Field studies

The Foundation follows the advice of qualified specialists for the identification of “forgotten peoples”. Surveys are entrusted to well-known ethnologists or students in search of an unusual subject for their doctoral thesis (upon recommendation by a university professor).

Initially, researchers will spend approximately a month in the field to familiarize themselves with the ethnic group studied. They will then have several months to prepare a second two- to three-month field stay. They will have a year to present their research with the purpose of a short publication.

Researchers will be free to include their work in a dissertation or a doctoral thesis.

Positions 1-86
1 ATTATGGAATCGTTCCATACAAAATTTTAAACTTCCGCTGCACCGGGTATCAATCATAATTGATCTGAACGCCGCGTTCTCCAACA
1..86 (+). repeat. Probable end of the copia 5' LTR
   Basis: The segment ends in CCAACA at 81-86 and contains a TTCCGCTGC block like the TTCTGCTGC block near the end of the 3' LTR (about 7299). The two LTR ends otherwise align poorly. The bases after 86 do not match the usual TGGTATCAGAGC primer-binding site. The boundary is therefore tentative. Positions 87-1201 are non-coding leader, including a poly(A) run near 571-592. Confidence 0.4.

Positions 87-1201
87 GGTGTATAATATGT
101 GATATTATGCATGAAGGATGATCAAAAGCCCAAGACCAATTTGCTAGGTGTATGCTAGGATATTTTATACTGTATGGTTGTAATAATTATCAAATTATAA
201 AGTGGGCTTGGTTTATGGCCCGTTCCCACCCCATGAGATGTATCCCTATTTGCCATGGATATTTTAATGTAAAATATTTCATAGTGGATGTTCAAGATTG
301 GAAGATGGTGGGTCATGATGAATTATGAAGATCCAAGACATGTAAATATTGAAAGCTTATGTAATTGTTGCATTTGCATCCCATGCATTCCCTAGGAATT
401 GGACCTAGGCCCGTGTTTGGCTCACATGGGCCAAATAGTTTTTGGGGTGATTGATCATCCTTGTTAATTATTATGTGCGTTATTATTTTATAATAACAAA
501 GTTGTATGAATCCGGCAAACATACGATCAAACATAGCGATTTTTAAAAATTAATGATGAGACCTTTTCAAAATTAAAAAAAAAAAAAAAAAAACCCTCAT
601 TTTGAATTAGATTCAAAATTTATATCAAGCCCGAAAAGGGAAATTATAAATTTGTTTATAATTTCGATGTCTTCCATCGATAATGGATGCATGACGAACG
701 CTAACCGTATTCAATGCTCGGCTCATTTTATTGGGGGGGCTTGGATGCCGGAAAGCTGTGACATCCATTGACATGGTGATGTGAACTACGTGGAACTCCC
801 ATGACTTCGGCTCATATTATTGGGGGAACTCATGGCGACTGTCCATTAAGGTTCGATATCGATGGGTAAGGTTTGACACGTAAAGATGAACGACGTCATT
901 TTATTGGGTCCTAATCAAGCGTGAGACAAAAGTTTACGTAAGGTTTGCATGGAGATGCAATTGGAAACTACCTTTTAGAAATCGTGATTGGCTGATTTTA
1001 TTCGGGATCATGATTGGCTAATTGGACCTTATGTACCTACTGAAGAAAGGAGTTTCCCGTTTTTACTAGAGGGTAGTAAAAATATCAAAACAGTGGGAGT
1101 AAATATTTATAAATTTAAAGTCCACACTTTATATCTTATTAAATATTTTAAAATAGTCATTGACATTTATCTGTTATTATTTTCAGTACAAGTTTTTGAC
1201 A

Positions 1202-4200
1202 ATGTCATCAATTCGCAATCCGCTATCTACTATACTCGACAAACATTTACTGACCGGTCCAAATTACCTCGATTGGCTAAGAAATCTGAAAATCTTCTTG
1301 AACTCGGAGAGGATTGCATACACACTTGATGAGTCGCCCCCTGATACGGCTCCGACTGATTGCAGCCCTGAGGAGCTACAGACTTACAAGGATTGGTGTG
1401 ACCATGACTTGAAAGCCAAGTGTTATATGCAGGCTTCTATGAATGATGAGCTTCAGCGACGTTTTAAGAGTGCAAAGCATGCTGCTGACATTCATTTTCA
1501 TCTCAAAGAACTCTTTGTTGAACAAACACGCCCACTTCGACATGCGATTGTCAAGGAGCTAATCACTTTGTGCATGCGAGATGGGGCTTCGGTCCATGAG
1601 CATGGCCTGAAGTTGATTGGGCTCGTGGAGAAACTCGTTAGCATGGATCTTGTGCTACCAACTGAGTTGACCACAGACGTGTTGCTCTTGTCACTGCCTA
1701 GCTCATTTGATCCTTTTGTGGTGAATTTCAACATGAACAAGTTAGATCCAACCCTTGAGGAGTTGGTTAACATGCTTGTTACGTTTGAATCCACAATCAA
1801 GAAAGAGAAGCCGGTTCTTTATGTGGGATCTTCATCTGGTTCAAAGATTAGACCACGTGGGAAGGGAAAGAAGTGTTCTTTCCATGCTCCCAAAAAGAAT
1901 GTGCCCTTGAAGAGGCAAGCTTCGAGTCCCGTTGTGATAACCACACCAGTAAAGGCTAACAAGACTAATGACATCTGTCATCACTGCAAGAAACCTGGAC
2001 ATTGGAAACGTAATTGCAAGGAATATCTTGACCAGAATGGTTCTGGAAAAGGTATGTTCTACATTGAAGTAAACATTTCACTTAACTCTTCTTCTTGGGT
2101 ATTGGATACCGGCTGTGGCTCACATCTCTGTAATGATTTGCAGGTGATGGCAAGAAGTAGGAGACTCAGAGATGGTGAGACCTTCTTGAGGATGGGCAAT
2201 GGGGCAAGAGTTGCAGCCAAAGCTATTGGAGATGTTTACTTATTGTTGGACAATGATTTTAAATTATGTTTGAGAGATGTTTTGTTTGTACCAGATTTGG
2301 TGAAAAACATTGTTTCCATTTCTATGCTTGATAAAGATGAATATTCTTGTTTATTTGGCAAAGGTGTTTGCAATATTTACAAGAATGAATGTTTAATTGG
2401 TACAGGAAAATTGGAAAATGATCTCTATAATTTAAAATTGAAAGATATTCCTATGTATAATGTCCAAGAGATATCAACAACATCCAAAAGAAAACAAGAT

Many peoples, scattered all over the world, have never been studied by ethnologists, anthropologists or qualified historians. After field studies carried out among the Gan of Burkina Faso, the Wan, Mona and Koyaka of Cote d’Ivoire, the Kalasan Batak of Sumatra (Indonesia) and the Anir Islands in southern New Ireland (Papua New Guinea), the Foundation took an interest in the Songsarek Garo of Meghalaya in northeastern India, the Tabiteuea Island in the Gilbert Islands (Micronesia), and the Na of Lijiazui living at the border between Sichuan and Yunnan in China. Surveys were also carried out among the Sudanese Jiye, in the Altai Republic (Siberia), among the Bati of Seram Island in the Maluku Archipelago in Indonesia and among the Yaure of Cote d’Ivoire. Surveys on the “women divers” (Jamnyo) of Jeju, Korea, on the Kuya of Cote d’Ivoire and on the Kararaô of Central Brazil were published these last years.